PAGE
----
Many of the factors felt by central Londoners will also be experienced by the rest of the UK. Brexit, interest rate climbs or stamp duty rises make this likely. Brexit may be felt more keenly in the capital but this will set the tone for the rest of the country.
Banks are feeling financial pressures and the jobs market is certainly not suggesting to anyone that wages are on their way up. None of these are London-exclusive problems.
Throw in Brexit and you’ve just served up uncertainty on a platter for the entire UK.
Pressured first-time buyers support the market
In the short-term it may well remain a sellers’ market. There are still some property shortages across the country. Brits remain instilled with the psyche that it is better to own a home than to rent one. Earlier this year first-time buyers reached 10-year highs, ‘thanks’ to help-to-buy and shared ownership schemes. With interest rates set to climb further and stamp duty here to stay we may see a surge from first time buyers keen to jump on the housing ladder before it becomes even more unaffordable.
The index also shows that typical first time buyer properties with two bedrooms or fewer are up by 2.2% average year on year, while the sector favoured by second steppers, mainly comprising three bedroom properties, rose by 2.7% rise.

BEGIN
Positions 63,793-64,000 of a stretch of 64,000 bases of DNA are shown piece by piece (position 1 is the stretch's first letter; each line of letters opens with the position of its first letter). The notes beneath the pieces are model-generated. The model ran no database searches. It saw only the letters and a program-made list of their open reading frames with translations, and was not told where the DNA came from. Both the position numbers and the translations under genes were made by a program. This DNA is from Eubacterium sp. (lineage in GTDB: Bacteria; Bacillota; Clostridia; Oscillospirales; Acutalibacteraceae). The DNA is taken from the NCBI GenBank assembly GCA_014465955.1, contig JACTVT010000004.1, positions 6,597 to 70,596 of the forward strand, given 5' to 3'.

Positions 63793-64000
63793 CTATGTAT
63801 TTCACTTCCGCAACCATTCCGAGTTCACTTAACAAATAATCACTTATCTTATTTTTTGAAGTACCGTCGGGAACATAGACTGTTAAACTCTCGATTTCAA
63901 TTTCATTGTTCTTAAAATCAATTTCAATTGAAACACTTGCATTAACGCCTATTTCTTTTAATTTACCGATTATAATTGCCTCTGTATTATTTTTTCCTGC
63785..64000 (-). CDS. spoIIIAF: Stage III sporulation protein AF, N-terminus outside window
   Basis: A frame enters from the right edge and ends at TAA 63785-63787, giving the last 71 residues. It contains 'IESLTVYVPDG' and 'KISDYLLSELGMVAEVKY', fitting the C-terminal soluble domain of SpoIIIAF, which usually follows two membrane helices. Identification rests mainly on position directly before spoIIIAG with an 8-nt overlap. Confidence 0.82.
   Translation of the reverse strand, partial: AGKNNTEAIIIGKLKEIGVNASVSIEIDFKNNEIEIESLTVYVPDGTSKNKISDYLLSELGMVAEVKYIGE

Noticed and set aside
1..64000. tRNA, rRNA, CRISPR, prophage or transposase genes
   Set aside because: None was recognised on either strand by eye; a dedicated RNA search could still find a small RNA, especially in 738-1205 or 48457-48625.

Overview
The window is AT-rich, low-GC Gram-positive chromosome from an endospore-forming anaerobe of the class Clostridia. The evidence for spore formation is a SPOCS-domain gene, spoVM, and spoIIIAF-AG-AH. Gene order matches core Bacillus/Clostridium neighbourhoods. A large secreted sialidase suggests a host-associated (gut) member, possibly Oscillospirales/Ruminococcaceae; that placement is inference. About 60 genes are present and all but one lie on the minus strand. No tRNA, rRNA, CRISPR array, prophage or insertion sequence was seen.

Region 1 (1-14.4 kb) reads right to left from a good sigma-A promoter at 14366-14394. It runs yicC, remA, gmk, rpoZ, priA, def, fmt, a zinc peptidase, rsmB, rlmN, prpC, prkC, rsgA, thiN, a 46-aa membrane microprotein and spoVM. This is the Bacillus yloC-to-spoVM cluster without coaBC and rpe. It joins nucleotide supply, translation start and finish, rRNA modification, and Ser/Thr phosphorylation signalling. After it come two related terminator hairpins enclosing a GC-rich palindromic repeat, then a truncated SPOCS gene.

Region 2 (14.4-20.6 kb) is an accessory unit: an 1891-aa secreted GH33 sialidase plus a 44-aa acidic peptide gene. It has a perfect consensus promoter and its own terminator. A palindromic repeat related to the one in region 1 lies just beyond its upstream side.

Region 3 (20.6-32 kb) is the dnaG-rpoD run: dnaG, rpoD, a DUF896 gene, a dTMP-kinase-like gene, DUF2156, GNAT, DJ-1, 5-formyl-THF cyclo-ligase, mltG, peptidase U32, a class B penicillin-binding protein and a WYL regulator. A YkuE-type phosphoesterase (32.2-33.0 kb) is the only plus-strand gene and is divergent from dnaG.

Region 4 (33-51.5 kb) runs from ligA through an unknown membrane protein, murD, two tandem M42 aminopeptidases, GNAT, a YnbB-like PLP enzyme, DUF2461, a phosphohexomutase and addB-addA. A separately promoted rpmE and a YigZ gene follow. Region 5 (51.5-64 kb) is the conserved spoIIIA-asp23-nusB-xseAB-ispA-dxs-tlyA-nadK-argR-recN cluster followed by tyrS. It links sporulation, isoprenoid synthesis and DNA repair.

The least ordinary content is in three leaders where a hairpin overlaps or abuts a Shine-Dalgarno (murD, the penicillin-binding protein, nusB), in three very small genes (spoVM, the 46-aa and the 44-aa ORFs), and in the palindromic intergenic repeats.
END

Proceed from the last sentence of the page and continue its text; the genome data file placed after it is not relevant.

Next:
In contrast, the more expensive top of the ladder category, typically detached with four bedrooms or more, has a more muted annual rate of increase of 0.9% and is still behind its peak set in October 2017 of £542,347.
‘In the more popular locations and for the property with the right specifications, buyer demand is helping to push prices higher. A lack of choice is nudging prices up to test the ceiling of what the market will pay,’ Shipside pointed out.
An abundance of houses or not, if they are unaffordable then there won’t be much demand for them.
Whilst the government is apparently working to increase the number of new homes, it may be too little too late. A housing shortage was not the driver of the housing boom. It was easy money and easy lending and those days are rapidly coming to an end and there are consequences to the age of frivolity by mortgage lenders and over-stretched buyers.
No property? You’re still vulnerable
London should not be seen as the outlier when it comes to property prices. It just feels change more acutely than the rest of the UK. Investors and analysts should see it as an only partially effective shock-absorber or airbag.
A crash appears likely. As ever, those who are diversified and own gold will weather the storm better than those who do not.
It’s easy to think that you are immune from a housing market crash if you are not a property owner. Sadly there are few who will be unaffected by a fall in property prices. So ingrained is the debt-fuelled housing market in our economy that all investors, savers and consumers are exposed.
Whilst the crash in house prices looks inevitable, it may not be imminent. The slow collapse in the London housing market has been ongoing since before the Brexit referendum, as buyers face the reality of reduced real wages and increased interest rates.
Investors and savers should hedge themselves by allocating a sensible proportion of their portfolio to the only real counter-party free asset – gold and silver bullion coins and bars.